This project is focused on developing a continually evolving modular backbone architecture for the Deep Space Habitat (DSH) instrumentation system by integrating new instrumentation technologies and technology demonstrations into the DSH. By creating a modular architecture, instrumentation can be easily changed out in the event of failures, or upgraded to newer versions of hardware. The instrumentation system is continuously evolving as hardware is upgraded as a result of lessons learned from previous tests, and as new hardware is implemented to evaluate new technologies and technology demonstrations. Accomplishments: A Flat Surface Damage Detection System (FSDDS) panel (KSC technology) was successfully integrated with DSH software and tested over SNRF networks. This demonstration proves the capability of interconnecting testbeds and enables future technology development/testing in this manner. The FSDDS also successfully tested multiple panels interconnected in a standalone configuration; A Radiation Environment Monitor (REM) was successfully integrated and tested. The team also collected important data on background radiation levels; The RFID system previously developed for the Geology Laboratory Workstation was further integrated with software. This system successfully tracked all rock samples and organized the data for each sample; An RFID system was successfully integrated into the medical operations workstation to provide inventory management of medical devices and supplies; A portable Fourier Transform Infrared (FTIR) spectrometer was integrated as a standalone test. The FTIR was successfully tested and the data provided interesting science on the composition of the internal atmosphere of the DSH, as well as the activities of the crew during the tests; Wireless Sensor Nodes (WSNs), the backbone architecture for the wireless modular instrumentation system in the DSH, were upgraded to account for lessons learned from the previous year. The upgrades proved successful.More »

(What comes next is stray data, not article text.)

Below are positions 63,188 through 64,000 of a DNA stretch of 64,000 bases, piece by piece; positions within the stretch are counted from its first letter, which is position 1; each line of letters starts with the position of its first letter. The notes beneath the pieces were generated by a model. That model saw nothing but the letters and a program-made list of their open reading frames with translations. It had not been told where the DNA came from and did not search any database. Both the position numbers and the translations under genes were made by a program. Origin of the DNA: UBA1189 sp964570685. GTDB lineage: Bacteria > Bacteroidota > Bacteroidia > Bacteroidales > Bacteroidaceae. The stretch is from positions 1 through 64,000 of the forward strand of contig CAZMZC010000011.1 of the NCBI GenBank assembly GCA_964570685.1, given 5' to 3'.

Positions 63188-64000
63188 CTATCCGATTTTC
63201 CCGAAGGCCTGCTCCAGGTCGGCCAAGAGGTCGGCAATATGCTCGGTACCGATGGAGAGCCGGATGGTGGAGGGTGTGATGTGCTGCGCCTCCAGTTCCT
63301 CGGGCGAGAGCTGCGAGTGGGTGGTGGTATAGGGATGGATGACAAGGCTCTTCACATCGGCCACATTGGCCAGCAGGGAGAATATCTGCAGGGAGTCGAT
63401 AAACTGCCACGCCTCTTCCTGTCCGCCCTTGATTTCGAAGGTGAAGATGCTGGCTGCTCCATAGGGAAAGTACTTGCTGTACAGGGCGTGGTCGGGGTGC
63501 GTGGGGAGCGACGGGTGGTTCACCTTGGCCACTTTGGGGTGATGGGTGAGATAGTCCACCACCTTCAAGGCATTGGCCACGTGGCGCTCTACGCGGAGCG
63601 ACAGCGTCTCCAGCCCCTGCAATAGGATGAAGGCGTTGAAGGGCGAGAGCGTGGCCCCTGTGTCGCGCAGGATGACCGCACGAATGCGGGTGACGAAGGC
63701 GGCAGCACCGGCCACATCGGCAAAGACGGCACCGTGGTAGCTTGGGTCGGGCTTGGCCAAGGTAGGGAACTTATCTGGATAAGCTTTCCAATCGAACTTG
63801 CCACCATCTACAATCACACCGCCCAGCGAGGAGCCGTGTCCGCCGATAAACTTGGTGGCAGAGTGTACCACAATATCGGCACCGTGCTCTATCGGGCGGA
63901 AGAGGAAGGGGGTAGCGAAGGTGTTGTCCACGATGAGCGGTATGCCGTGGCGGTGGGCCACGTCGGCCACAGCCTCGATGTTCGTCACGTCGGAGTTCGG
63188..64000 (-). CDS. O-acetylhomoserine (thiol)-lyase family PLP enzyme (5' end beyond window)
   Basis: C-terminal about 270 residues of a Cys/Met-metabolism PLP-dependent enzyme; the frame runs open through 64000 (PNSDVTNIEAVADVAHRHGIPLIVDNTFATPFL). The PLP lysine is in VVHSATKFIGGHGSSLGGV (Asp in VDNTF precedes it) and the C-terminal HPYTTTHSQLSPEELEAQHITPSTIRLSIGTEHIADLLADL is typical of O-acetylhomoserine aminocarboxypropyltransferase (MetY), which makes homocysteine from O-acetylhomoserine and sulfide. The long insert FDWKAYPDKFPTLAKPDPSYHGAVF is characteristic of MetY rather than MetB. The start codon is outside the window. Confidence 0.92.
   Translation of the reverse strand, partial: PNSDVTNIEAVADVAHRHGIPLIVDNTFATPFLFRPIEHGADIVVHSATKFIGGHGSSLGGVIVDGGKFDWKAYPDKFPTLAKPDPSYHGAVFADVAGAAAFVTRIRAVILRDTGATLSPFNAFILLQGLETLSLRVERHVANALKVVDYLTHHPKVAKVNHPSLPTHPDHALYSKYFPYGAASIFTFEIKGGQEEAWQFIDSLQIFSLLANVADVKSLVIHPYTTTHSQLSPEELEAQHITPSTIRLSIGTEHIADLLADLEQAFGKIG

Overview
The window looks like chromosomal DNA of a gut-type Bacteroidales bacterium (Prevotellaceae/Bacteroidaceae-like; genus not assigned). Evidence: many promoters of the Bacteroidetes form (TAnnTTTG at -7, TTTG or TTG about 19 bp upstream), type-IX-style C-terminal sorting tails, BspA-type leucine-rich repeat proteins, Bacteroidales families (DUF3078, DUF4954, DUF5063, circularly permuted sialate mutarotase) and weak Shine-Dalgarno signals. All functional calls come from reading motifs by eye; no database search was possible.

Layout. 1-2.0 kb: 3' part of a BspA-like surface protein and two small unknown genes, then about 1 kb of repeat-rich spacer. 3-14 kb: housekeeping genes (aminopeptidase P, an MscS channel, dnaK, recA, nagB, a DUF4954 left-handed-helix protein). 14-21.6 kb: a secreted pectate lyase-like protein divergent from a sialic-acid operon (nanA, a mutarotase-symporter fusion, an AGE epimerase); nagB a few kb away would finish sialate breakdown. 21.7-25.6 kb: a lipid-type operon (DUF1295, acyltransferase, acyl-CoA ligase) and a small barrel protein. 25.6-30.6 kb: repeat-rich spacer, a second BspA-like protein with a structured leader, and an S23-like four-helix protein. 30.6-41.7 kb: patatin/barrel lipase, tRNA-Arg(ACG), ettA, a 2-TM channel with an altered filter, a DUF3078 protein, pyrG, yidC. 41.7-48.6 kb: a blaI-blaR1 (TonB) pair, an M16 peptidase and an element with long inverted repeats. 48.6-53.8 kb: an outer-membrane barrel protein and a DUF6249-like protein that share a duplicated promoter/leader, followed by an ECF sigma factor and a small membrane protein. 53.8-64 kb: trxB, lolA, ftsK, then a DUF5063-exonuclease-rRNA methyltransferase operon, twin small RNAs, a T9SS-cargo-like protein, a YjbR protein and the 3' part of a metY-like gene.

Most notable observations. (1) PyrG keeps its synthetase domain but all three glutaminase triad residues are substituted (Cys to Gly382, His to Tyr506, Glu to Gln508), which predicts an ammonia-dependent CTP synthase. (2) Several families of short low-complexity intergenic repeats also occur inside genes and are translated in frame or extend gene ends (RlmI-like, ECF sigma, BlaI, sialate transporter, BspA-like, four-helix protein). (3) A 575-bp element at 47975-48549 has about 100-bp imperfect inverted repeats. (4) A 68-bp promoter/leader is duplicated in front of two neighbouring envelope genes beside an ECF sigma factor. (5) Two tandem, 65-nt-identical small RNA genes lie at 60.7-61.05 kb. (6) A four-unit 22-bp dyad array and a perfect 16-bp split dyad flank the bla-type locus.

Some of the technologies tested either already had working flight hardware or were developing the flight versions of the hardware. Testing in the DSH provided them with additional data, an opportunity to test within an integrated system, and exposure to developing their technology for habitat systems. These technologies subsequently increased their TRL through testing with the DSH team, and are furthering their goals of implementing these technologies on current funded missions.More »
|Organizations Performing Work||Role||Type||Location|
|Johnson Space Center (JSC)||Lead Organization||NASA Center||Houston, TX|
This is a historic project that was completed before the creation of TechPort on October 1, 2012. Available data has been included. This record may contain less data than currently active projects.